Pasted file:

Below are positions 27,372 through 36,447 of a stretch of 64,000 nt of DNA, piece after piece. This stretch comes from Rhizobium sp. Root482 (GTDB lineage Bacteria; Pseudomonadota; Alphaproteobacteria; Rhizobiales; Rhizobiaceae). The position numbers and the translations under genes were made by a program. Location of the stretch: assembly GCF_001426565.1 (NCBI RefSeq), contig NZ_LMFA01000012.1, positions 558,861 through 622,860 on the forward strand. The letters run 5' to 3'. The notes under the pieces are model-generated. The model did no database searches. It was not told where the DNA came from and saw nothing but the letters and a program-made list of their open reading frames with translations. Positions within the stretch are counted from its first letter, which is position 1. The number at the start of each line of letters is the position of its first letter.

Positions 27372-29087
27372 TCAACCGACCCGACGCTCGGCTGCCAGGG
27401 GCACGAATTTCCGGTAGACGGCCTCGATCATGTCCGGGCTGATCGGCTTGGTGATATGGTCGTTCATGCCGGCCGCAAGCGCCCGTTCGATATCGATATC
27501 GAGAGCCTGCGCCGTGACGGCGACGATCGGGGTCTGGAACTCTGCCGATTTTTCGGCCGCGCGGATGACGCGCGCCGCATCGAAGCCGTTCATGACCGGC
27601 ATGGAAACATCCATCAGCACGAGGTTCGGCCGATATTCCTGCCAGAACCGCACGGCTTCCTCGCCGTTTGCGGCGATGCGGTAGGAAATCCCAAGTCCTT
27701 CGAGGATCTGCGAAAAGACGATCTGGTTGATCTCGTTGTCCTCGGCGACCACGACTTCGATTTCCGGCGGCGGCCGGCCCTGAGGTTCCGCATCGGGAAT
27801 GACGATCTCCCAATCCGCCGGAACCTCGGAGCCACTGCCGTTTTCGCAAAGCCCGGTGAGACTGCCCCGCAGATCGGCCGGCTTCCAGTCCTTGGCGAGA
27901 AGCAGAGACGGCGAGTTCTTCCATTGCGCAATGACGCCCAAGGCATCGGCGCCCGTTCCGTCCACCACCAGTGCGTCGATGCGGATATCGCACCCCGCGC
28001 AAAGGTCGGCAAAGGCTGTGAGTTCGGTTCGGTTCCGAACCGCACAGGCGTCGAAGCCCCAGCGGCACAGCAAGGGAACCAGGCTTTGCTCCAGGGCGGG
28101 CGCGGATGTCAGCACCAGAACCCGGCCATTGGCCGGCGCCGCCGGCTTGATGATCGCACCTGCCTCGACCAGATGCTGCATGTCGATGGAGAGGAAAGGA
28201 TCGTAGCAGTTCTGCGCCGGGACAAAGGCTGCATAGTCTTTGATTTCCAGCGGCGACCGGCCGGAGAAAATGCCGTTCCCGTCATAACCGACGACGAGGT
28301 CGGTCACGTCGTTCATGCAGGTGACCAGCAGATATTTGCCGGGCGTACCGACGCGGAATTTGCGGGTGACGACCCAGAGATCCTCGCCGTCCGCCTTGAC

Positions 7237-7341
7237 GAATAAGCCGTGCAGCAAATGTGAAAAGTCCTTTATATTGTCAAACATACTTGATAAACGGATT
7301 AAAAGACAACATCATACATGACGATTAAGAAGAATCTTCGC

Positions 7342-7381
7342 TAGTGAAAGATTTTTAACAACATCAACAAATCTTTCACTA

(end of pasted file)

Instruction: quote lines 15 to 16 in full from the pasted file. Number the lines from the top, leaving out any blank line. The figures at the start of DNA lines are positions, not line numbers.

7237 GAATAAGCCGTGCAGCAAATGTGAAAAGTCCTTTATATTGTCAAACATACTTGATAAACGGATT
7301 AAAAGACAACATCATACATGACGATTAAGAAGAATCTTCGC